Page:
Nassau considers plastic bag fee

This is an archived article and the information in the article may be outdated. Please look at the time stamp on the story to see when it was last updated.

Paper or Plastic? It's a common question at stores, but a new proposal in Nassau County would have checkout workers asking if you brought your own bag.

Nassau County Legislator Debra Mule has proposed legislation that would require many stores to charge 5 cents per disposable bag.

"The truth is that change is often challenging and this will require an adjustment in thinking," Mule said at a Monday press conference.

Some shoppers think it's a great idea. Kaite Emmert left a Mineola grocery store with bags full of food Monday.

"Honestly, I did not need all these bags, but I would definitely rather bring my own reusable bags," Emmert.

She thinks the 5 cent fee would either remind or nudge people to bring their own reusable bags when they shop.

"I think they would get angry at first, but I really feel like it would be much better for the environment," she said.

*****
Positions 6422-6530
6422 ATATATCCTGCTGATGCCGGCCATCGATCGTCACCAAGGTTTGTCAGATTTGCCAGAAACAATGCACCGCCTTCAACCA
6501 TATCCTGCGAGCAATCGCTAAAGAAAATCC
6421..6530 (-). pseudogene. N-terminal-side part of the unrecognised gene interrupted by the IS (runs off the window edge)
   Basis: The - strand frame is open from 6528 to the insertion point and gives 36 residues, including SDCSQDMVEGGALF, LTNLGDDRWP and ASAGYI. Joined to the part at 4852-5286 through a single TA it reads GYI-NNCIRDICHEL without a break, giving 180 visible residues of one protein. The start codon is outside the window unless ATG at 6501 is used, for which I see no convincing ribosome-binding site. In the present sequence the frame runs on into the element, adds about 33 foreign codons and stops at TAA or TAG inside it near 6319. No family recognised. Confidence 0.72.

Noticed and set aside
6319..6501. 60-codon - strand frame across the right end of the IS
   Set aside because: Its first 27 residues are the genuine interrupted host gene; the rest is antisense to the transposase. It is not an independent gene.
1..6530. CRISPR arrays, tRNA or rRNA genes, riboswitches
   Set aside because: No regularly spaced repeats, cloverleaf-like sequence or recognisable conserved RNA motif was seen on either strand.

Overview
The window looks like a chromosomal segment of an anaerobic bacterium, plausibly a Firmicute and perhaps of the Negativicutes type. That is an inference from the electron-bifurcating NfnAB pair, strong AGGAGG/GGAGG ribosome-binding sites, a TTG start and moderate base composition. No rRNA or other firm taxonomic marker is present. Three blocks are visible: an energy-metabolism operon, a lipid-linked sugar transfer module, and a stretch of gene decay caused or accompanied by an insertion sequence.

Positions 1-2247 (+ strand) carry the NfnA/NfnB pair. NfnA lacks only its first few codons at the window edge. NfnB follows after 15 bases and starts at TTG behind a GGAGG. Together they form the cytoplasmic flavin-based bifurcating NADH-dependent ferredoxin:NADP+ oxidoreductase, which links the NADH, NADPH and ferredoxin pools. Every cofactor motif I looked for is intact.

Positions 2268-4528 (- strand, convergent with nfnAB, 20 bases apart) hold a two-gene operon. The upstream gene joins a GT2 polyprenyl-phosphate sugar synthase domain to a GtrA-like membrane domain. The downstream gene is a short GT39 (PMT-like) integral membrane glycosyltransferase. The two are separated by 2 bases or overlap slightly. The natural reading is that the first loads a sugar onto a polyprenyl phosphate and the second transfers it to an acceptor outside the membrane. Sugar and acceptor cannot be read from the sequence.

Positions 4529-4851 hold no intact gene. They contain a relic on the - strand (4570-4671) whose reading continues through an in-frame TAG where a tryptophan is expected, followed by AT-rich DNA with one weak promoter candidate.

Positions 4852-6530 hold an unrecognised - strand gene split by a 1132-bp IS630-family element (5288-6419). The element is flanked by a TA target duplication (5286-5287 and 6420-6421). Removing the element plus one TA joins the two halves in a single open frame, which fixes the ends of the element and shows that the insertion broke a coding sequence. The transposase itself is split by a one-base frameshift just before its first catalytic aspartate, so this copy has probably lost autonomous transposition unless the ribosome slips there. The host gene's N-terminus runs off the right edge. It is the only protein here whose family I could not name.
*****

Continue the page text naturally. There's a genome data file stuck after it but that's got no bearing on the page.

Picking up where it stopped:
Billions of plastic bags are used in New York State every year. In addition to filling landfills, they get stuck in trees and kill wildlife.

Ray Parada, the manager at Bagelman Bagels in Mineola, has seen firsthand customer reluctance to shop with reusable bags.

"The owner five years ago even proposed to give it for free. They didn't like the idea," Parada said.

This legislation has some exemptions that include grocery produce and meat bags, newspaper bags and dry cleaning bags.

The reusable bag fee is already law in Suffolk County. Before the Suffolk bill went into effect, 5 percent of the public was bringing reusable bags Adrienne Esposito of the Citizens Campaign for the Environment said. Now about 70 percent of shoppers bring reusable bags to stores.

Last month Governor Andrew Cuomo proposed banning all plastic bags. But some Nassau County lawmakers said paper would still be used. Plus, they aren't confident the statewide bill will pass.

In Nassau County, this law would allow stores to pocket the bag fee, so it's not considered a tax.

The disposable fee legislation still needs to be voted on and the earliest it could go into effect would be 2019. Stores that violate it would be fined.

Notice: you are using an outdated browser. Microsoft does not recommend using IE as your default browser. Some features on this website, like video and images, might not work properly. For the best experience, please upgrade your browser.